As Brazil's charismatic President Luiz Inacio Lula da Silva makes a triumphant exit, having fostered a fast-growing economy that lifted millions out of poverty and pleased financial markets, his country seems more than ever to embody the word "progress" that is emblazoned across its national flag. But as the Oct. 31 run-off election to choose his successor approaches, the focus is shifting to one aspect of Brazilian society where many say there has been little progress: Abortion is still illegal, despite one in five Brazilian women undergoing the procedure in their lifetimes.
With religious-right votes up for grabs in the upcoming poll, the two remaining candidates and the leading party are backing down from earlier abortion-rights endorsements, leading abortion-rights advocates to say that votes are being traded for women's health. Two-thirds of Brazil's 191 million people are Roman Catholics, making it the world's largest Catholic nation. But the number of those professing evangelical beliefs, some 17 percent of the population, is growing fast.
The frenzy to collect more of those votes is causing Lula's left-wing Workers Party to mull whether to back off its commitment to see abortion rights debated in Congress, and the party's candidate, Dilma Rousseff, heavily favored to win, is distancing herself from abortion-rights comments she made before becoming a candidate.
"It will be really ugly if the Workers Party pulls abortion rights from its agenda," said Regina Soares, a spokeswoman for the abortion-rights group Catholics for the Right to Decide. "[Abortion] is a problem of a huge size, which has same importance as unemployment and homelessness," she said. Abortion is illegal in Brazil except in the case of rape or if the mother's life is in danger. Yet one in five Brazilian women under age 40 has had an abortion, the vast majority illegally. Half of those women end up in the hospital as the result of complications, said Marcelo Medeiros, an economist and sociologist who coordinated a 2009 government-funded abortion study. The abortion question shifted to the fore after Sunday's first-round presidential elections, in which Rousseff was expected to sail easily past the 50 percent mark that would have made a second round unnecessary. But she received 46.8 percent, forcing a runoff with centrist challenger Jose Serra at the end of the month. Support for the 62-year- old former guerrilla, Lula's chosen successor, eroded in part because the religious right aired ads portraying Rousseff as pro-abortion-rights, observers said. To shore up votes, the Workers Party is considering whether to yank its promise to see abortion rights debated in Congress. In his more recent position as Brazil's health minister, Serra, along with the Workers Party, has advocated for a debate on abortion in Congress in the name of public health. But during his campaign, Serra declared himself anti-abortion. Observers are split on whether the issue could prevent a Rousseff win. Alberto Almeida, director of market research group Instituto Analise, said voters don't see the difference between the abortion stances of Serra and Rousseff. "Abortion won't have a big role in the election because nobody has a clear position on abortion," Almeida said. But a Workers Party senator from Parana state said some of her party members could end up promoting legalized abortion, a position that could "cost the presidency," said Gleisi Hoffman, according to a Folha report. "While most Brazilians support abortion in special cases, the rest is "a gray area," Medeiros said.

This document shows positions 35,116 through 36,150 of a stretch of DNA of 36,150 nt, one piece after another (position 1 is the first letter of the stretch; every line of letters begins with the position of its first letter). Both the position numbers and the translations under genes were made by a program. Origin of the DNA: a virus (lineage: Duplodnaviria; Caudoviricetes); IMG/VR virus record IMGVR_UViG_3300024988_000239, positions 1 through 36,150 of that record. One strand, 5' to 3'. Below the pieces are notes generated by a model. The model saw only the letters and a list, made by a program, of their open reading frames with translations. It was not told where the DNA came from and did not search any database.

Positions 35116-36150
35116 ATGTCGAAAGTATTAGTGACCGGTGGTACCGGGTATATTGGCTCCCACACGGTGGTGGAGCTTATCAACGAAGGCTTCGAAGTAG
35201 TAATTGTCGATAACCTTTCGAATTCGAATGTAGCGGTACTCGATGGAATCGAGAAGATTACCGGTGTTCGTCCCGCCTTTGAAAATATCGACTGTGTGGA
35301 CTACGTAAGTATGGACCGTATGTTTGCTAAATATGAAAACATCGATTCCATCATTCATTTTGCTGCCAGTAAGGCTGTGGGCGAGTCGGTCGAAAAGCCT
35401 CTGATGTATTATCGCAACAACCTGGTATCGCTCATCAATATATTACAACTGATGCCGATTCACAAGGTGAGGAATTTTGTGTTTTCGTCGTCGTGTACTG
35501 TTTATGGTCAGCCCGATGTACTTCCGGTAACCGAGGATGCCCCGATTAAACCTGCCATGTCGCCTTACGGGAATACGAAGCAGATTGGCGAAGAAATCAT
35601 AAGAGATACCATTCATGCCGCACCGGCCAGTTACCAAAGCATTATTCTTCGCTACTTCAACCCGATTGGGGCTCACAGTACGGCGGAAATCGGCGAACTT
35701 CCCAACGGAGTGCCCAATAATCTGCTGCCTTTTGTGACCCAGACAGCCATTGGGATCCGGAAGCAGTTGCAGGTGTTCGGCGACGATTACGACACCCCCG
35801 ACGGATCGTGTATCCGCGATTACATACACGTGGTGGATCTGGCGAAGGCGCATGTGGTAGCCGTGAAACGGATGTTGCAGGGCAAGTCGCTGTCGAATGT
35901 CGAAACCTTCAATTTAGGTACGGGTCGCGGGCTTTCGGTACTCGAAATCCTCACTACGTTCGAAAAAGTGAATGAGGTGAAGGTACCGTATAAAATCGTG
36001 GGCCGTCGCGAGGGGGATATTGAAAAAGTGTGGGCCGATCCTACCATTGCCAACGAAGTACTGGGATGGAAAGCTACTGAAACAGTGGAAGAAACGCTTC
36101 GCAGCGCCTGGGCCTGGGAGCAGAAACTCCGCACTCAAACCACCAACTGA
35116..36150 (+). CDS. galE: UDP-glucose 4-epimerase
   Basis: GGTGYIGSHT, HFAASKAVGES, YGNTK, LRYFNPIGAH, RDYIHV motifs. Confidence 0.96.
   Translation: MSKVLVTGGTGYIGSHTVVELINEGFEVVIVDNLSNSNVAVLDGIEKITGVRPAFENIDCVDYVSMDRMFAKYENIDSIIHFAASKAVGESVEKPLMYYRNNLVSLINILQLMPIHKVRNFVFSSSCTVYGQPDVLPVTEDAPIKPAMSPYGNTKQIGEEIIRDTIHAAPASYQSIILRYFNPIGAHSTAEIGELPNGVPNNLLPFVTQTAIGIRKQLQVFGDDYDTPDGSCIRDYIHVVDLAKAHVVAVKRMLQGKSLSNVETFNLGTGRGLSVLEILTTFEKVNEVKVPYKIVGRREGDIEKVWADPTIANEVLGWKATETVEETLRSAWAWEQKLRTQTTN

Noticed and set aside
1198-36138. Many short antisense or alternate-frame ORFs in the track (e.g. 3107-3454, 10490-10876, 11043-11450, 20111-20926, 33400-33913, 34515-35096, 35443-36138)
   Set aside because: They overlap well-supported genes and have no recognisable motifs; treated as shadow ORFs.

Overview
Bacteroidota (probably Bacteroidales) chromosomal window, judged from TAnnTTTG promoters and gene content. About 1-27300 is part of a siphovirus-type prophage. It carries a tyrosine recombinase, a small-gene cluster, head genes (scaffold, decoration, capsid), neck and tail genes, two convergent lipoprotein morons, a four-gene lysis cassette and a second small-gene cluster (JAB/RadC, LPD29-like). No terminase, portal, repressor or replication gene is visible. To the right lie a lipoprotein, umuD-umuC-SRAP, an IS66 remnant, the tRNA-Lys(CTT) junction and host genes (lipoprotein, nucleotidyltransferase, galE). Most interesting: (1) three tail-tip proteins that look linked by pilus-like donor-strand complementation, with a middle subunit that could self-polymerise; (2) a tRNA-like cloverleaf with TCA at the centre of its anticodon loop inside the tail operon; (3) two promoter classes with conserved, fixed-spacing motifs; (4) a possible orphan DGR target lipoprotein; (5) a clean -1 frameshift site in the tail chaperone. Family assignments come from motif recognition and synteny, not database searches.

KELLER, Karen. Abortion Becomes Issue in Brazil's Presidential Runoff. Disponível em: http://www.aolnews.com/world/article/abortion-becomes-an- issue-in-brazils-presidential-runoff/19665625. Acesso em: 4 nov. 2010.